First created over 140 years ago for the Civil War, the US Army Signal Corps provides and manages communications and information systems support for the command and control of combined armed forces. Their signal support work includes Network Operations (information assurance, information dissemination management, and network management) and management of the entire electromagnetic spectrum. They design install, operate, maintain, and manage information networks that include communications links, computers, and other components of local and wide area networks. With American forces working in coalition with armed forces from other nations in Europe, Afghanistan, and Iraq, the Signal Corps' responsibilities have grown to include integration of the communications systems operated by entirely separate military entities.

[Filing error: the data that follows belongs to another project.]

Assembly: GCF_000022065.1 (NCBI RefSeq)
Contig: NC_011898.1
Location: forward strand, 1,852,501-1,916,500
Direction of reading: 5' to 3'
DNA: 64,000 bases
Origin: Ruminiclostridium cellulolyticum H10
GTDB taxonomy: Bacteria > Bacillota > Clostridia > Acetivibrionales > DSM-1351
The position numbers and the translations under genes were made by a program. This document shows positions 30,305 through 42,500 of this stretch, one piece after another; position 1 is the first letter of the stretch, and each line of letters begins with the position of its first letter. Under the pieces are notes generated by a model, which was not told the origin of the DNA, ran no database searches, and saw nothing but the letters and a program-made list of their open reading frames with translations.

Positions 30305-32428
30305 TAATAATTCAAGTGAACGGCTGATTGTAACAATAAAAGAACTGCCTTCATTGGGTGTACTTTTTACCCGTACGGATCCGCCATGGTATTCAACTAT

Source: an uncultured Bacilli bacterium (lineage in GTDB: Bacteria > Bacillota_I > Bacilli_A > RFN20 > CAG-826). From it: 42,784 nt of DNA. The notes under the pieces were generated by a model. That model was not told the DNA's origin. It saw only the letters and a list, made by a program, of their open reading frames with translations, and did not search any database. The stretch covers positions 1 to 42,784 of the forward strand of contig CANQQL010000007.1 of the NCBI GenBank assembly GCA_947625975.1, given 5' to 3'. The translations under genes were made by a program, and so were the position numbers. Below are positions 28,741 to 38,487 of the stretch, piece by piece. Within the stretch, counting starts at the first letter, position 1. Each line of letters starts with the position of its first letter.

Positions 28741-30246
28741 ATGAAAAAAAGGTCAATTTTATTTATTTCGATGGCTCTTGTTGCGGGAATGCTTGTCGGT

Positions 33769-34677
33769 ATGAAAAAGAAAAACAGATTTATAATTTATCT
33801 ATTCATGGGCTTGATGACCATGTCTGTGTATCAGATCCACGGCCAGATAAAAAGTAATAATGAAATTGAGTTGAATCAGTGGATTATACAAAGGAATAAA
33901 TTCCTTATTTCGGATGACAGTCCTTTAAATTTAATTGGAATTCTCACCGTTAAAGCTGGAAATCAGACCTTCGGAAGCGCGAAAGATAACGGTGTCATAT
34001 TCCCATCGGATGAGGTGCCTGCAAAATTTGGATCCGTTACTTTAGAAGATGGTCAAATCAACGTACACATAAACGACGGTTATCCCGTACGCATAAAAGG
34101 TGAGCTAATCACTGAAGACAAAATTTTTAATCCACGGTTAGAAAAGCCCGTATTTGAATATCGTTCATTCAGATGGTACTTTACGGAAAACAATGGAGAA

Schumer announced today that when Congress returns to Washington after Memorial Day, he will introduce legislation to create a new US Homeland Security Signal Corps modeled on the Army's Signal Corps. He noted that the idea is already being given serious consideration by the 9/11 Commission. Schumer's bill will designate $50 million for the program, and the New York City team would serve as a national pilot project and demonstration for other cities and regions across the country.
The US Homeland Security Signal Corps would be comprised of speciallytrained NYPD, FDNY, Port Authority, EMT, and other officers who would take adapt the "best of breed"communications technology from the military and would be responsible to for ensuring communications connectivity between the police and fire departments throughout their entire hierarchies. The team would be responsible for training and equipping fire and police units, ensuring that every unit has adequate trained personnel and equipment to deal with all contingencies, and securing jointuse equipment such as telecommunications trucks that can tap into surviving telephone land lines to supplement communications access.